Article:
When did the idea of publishing you work become something you were interested in? I always wanted to share.  Funny, huh?  But publishing or submitting for publication came late, after I was teaching from many years. I realized I wanted to share that work with the world, and I wanted the recognition that comes with it.  

Were you more interested in self-publishing?  MY first chapbook of poems is self-published. It’s an art piece, with a hand set letter press, and good paper.  That’s how I like to self-publish.  Broad sheets, folios, yummy tri-folds with delicate paintings.  But generally, I wanted recognition from the writing community so I went the traditional path. I don’t dislike self-publishing, I just think it should be held to the same standards of editing. If you choose to self-publish, make sure to hire an editor, and do all the homework to make a strong publication.   

How do you go about editing your pieces for publishing? I draft deeply four to ten times, sometimes making massive changes and sometimes just line by line work.  I’m looking for the discovery that is perking under the surface. Then I set it aside for a while and low and behold, after a few days, I’ll see more that needs to be tightened or opened up or sharpened or… you get the picture. When it gets to the editor, no matter what, I listen deeply to my editor, balance that voice with what I hear in my own head. The editor is almost always right.

Are there parts of your writing that you wish had made the cut? Why? Unless it’s a whole chapter, once I’ve gone through the pain of cutting a section, then I forget about that part of the story. I just work without it on my radar.  If it is a whole chapter that I really like, I try to repurpose the work as another piece, an essay for some other submission.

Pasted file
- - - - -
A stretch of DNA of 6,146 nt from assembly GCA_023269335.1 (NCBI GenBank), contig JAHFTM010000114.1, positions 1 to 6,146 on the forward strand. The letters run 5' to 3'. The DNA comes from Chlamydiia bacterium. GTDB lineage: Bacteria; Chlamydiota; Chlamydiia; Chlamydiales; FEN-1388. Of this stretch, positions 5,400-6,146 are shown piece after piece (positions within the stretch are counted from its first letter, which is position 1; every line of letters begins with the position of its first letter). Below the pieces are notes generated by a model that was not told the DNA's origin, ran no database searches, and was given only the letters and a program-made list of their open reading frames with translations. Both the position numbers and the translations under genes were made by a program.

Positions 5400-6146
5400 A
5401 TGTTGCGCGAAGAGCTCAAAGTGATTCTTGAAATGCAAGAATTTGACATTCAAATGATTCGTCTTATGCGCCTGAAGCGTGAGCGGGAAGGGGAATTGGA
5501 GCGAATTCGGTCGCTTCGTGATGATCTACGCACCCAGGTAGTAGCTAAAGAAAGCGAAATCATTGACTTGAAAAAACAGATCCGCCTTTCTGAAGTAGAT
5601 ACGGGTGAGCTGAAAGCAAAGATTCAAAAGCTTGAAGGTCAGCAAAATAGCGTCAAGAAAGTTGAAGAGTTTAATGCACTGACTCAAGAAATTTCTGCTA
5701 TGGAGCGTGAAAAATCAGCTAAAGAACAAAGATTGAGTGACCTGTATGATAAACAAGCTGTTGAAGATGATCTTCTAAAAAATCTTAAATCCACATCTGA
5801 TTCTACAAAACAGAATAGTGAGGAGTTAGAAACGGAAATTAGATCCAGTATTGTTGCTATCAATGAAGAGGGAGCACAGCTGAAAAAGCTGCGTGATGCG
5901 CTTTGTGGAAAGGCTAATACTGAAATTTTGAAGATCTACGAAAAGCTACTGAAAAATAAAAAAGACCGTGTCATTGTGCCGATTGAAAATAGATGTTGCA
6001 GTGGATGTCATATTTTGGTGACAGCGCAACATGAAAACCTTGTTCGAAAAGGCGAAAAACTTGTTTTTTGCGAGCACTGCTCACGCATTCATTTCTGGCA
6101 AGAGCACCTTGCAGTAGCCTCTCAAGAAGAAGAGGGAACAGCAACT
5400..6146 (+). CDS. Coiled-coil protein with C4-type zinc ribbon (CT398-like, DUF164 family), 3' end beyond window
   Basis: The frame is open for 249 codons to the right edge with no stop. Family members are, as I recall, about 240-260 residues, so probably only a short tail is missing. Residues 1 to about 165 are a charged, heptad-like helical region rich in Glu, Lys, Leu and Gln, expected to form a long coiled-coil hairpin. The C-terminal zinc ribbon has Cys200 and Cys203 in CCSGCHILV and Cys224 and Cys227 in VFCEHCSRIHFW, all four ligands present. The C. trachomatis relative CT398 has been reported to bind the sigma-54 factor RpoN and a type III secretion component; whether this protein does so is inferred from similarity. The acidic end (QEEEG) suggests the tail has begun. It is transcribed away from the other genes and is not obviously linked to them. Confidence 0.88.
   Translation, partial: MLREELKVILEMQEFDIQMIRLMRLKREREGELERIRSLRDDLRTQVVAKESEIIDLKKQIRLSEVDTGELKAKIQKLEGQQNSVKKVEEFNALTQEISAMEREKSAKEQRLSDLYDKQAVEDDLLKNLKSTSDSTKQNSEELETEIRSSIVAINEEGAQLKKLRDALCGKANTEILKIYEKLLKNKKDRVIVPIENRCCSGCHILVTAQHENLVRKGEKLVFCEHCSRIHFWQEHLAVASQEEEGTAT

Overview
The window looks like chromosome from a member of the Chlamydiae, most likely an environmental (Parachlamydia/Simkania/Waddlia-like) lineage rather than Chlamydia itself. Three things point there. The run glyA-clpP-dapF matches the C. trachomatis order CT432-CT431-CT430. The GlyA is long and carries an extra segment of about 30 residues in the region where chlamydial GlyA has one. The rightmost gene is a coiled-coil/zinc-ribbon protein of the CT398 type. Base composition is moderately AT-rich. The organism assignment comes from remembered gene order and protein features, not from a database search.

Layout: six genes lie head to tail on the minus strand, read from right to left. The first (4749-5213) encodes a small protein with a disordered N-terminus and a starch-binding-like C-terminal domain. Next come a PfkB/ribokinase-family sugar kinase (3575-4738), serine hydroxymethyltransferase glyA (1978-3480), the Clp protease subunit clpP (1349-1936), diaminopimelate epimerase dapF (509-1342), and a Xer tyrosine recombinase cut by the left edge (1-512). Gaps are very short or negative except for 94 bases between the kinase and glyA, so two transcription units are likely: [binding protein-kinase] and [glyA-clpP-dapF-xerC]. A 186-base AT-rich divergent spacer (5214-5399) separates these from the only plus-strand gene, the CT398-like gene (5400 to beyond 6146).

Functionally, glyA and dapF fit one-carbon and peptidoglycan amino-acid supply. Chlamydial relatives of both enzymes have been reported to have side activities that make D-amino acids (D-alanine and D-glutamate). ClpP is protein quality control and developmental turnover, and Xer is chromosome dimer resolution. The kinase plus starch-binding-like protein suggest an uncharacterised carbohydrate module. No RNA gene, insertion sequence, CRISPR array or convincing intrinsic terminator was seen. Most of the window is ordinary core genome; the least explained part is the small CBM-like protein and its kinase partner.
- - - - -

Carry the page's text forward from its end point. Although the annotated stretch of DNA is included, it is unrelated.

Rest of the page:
I’ve noticed through Uncoded Woman: poems and The Lake Michigan Mermaid, you tend to use a lot of harbor/maritime/lakes/nature imagery for motivations in your pieces. Do you find that sometimes the inspirations/themes might be too alike?  When I first read that question, I thought, yeah, that language probably is  too similar, but then I thought more deeply about why there are repeated images—because the books were published nearly ten years apart.  SO why are they so similar in their descriptors?  Two answers to that, the first a bit defensive. First, those are two books of six.  The others have different imagery, imagery of the natural world yes, but on shore, land, especially farm.  Thus, the water imagery is not repetitious in the total scheme.  BUT my second answer is not defensive. In our Michigan we should be supremely aware of the water issues, and of the worlds of water, and of how water is a resource but it’s also an aesthetic. We have twenty percent of the world’s water, we have had the Flint water crisis, and we are facing the Pipeline Five crisis.  So the diction of water should be in our reading, our talk, it should be repeated and repeated until it enters our brains and makes us all pay attention.  It should always be on our consciousness, and thus always in our literature. 

Relating to question 8, do all of your pieces fall under one central theme or narration? If there is a theme in my work, it is love of place, and how place shapes identity. It is my search for meaning, of who I am in the context of this amazing region of the Great Lakes which shaped me and made me who I am.  If I’m not in Michigan, then I write the place of where ever I am. I ask: Who am I here, what’s happening to to me, the watcher? How is the eye/I who watches interacting with this particular place it sees, how is the place touching me?  How is it shaping who I am.

What books/magazines do you enjoy reading in your free time?

Magazines I like to read: Orion, Writers Chronicle, Poets and Writers, and sometimes The Sun.  When I read now, it’s quite purposeful.  I read what my students are reading which, because I teach creative nonfiction, is mostly memoir right now.  Reading what my students are reading, especially my grad students, has led to some amazing books, and I am so grateful.  

Thanks to Millicent for such a deep conversation. This is only one small part of our words, but I’m grateful for her insightful questions. I wish her and all of Arra’s writing students the best of luck with their words and worlds.